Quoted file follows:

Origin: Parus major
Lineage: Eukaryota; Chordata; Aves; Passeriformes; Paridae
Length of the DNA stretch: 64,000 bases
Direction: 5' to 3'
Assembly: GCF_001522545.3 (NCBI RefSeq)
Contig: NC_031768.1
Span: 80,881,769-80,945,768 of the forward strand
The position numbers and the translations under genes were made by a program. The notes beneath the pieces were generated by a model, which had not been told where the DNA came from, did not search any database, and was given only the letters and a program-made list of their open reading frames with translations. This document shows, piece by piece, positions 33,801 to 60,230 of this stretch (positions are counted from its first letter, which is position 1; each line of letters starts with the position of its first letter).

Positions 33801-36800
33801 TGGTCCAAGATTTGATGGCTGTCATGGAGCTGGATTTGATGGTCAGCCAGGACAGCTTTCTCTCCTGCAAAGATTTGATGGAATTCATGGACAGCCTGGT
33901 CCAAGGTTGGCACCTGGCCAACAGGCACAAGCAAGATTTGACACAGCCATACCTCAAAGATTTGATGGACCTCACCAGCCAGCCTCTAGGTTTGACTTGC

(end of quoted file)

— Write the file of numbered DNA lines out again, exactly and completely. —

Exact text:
Origin: Parus major
Lineage: Eukaryota; Chordata; Aves; Passeriformes; Paridae
Length of the DNA stretch: 64,000 bases
Direction: 5' to 3'
Assembly: GCF_001522545.3 (NCBI RefSeq)
Contig: NC_031768.1
Span: 80,881,769-80,945,768 of the forward strand
The position numbers and the translations under genes were made by a program. The notes beneath the pieces were generated by a model, which had not been told where the DNA came from, did not search any database, and was given only the letters and a program-made list of their open reading frames with translations. This document shows, piece by piece, positions 33,801 to 60,230 of this stretch (positions are counted from its first letter, which is position 1; each line of letters starts with the position of its first letter).

Positions 33801-36800
33801 TGGTCCAAGATTTGATGGCTGTCATGGAGCTGGATTTGATGGTCAGCCAGGACAGCTTTCTCTCCTGCAAAGATTTGATGGAATTCATGGACAGCCTGGT
33901 CCAAGGTTGGCACCTGGCCAACAGGCACAAGCAAGATTTGACACAGCCATACCTCAAAGATTTGATGGACCTCACCAGCCAGCCTCTAGGTTTGACTTGC